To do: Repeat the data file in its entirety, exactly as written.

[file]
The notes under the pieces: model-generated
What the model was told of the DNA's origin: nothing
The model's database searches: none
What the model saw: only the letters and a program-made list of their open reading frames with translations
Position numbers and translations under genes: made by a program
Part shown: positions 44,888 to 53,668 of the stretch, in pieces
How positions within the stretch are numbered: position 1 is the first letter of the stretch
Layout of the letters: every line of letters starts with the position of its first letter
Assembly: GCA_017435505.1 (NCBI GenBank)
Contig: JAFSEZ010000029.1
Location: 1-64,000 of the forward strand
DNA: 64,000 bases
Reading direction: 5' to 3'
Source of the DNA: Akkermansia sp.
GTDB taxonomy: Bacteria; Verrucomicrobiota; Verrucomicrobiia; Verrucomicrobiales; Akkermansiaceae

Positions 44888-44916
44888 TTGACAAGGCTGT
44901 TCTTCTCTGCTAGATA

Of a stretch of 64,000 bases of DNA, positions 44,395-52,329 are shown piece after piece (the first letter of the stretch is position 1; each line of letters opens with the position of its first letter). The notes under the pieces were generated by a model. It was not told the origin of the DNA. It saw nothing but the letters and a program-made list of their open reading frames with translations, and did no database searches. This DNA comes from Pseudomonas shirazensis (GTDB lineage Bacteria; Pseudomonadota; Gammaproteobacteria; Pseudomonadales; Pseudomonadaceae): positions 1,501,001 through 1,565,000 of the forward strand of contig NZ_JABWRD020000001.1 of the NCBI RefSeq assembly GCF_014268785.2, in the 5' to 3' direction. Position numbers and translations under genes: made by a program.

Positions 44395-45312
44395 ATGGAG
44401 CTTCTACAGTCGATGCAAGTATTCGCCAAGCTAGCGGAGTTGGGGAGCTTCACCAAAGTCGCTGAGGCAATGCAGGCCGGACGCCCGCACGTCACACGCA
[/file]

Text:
The notes under the pieces: model-generated
What the model was told of the DNA's origin: nothing
The model's database searches: none
What the model saw: only the letters and a program-made list of their open reading frames with translations
Position numbers and translations under genes: made by a program
Part shown: positions 44,888 to 53,668 of the stretch, in pieces
How positions within the stretch are numbered: position 1 is the first letter of the stretch
Layout of the letters: every line of letters starts with the position of its first letter
Assembly: GCA_017435505.1 (NCBI GenBank)
Contig: JAFSEZ010000029.1
Location: 1-64,000 of the forward strand
DNA: 64,000 bases
Reading direction: 5' to 3'
Source of the DNA: Akkermansia sp.
GTDB taxonomy: Bacteria; Verrucomicrobiota; Verrucomicrobiia; Verrucomicrobiales; Akkermansiaceae

Positions 44888-44916
44888 TTGACAAGGCTGT
44901 TCTTCTCTGCTAGATA

Of a stretch of 64,000 bases of DNA, positions 44,395-52,329 are shown piece after piece (the first letter of the stretch is position 1; each line of letters opens with the position of its first letter). The notes under the pieces were generated by a model. It was not told the origin of the DNA. It saw nothing but the letters and a program-made list of their open reading frames with translations, and did no database searches. This DNA comes from Pseudomonas shirazensis (GTDB lineage Bacteria; Pseudomonadota; Gammaproteobacteria; Pseudomonadales; Pseudomonadaceae): positions 1,501,001 through 1,565,000 of the forward strand of contig NZ_JABWRD020000001.1 of the NCBI RefSeq assembly GCF_014268785.2, in the 5' to 3' direction. Position numbers and translations under genes: made by a program.

Positions 44395-45312
44395 ATGGAG
44401 CTTCTACAGTCGATGCAAGTATTCGCCAAGCTAGCGGAGTTGGGGAGCTTCACCAAAGTCGCTGAGGCAATGCAGGCCGGACGCCCGCACGTCACACGCA